၂၀၁၅ ေရြးေကာက္ပြဲ Irrawaddy.org
Politics

Election Body’s Land Proposal Divides Burma’s Political Parties

The National League for Democracy and the Shan National League for Democracy say they will not accept properties if offered up by the Burmese government.


RANGOON — The National League for Democracy (NLD) and the Shan National League for Democracy (SNLD) say they will not accept properties if the government agrees to offer up real estate to Burma’s political parties, as was recently proposed by the Union Election Commission.

Burma’s Union Election Commission submitted proposals last week requesting that President Thein Sein provide land for offices and car import permits to the country’s 65 registered political parties.

In two letters sent to the President’s Office on May 22, the UEC requested that the executive consider distributing state-owned lands for political parties’ use and issuing car import licenses—allowing for the duty-free purchase of foreign-made vehicles that would otherwise come with a steep import tax—for the parties to use for campaigning purposes.

Khun Htun Oo, a senior leader from the SNLD, told The Irrawaddy that his party would not accept properties offered by the government in line with the UEC proposal.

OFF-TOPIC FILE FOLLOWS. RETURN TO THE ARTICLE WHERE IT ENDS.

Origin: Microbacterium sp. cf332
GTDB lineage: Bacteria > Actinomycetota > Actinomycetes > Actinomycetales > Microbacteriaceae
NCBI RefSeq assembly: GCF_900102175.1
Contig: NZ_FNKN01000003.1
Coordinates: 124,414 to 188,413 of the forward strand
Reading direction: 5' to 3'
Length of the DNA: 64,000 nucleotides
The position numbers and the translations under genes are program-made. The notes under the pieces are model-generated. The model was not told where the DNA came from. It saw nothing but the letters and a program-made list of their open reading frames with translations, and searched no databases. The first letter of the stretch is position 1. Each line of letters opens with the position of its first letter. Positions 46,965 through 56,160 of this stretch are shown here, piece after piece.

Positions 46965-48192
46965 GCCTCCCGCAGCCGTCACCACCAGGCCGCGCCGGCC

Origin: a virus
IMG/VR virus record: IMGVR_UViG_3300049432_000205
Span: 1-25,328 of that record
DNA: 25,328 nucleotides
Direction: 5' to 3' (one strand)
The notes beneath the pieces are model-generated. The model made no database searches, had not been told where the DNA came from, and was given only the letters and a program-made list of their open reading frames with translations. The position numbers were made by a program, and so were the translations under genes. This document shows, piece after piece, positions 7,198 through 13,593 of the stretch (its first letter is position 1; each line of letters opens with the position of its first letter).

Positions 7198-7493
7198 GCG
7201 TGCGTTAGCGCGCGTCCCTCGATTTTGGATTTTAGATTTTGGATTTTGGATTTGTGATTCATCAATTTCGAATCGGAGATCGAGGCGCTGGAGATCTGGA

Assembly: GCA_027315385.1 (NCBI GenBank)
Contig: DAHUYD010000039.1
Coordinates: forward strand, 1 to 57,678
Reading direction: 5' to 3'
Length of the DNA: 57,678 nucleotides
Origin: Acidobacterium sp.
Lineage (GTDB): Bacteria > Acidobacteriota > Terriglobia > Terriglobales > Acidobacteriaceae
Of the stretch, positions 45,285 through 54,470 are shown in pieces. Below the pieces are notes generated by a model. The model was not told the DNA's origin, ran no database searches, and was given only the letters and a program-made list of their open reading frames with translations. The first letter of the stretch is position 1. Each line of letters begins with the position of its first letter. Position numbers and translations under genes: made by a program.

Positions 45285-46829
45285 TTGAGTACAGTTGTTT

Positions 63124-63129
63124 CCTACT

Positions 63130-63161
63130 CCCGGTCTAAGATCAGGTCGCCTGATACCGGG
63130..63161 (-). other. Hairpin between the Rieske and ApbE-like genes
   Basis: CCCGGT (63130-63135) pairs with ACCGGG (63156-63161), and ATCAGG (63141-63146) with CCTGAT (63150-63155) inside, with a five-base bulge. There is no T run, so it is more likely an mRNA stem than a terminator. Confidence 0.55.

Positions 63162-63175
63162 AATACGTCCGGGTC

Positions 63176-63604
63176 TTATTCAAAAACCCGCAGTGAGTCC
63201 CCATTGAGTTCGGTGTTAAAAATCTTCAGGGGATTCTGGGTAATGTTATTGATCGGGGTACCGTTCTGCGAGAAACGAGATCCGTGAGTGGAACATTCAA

“It will have strings attached, if our party takes their [government] properties. This is why we will not take it,” said Khun Htun Oo. “We want our party to stand independently. If there is anything to criticize them [the government] on, we will not be hesitant to do it.”

An NLD lawmaker from the Lower House of Parliament said his party, Burma’s largest opposition party, would also decline any real estate handout from the government.

“Aunt [NLD chairwoman Aung San Suu Kyi] has often told us not to be a burden on the people. Our party will not take these properties, even though they [government] have offered them.”

Some political parties, however, have not ruled out the possibility of taking government land for use in setting up offices in Rangoon or elsewhere.

“One year ago, some political parties proposed this to the Union Election Commission when they met in Rangoon, having had difficulties opening offices in Rangoon,” said Thu Wai, who is chairman of the Democratic Party (Myanmar). “They have had funding problems. This is why the UEC proposed it to Parliament.”

Khin Maung Swe, chairman of the National Democratic Force (NDF) party, said the UEC proposal might appeal to the country’s underfunded smaller parties, and the NDF leader rejected the notion that accepting the offer might compromise those parties.

“Some small political parties have many difficulties staying running long term, as they have financial shortages,” Khin Maung Swe said.

“Those well-known and popular political parties have no problem with financing, as they can get donations from some businessmen. But small political parties and those that are not well known have many difficulties standing for a long time.”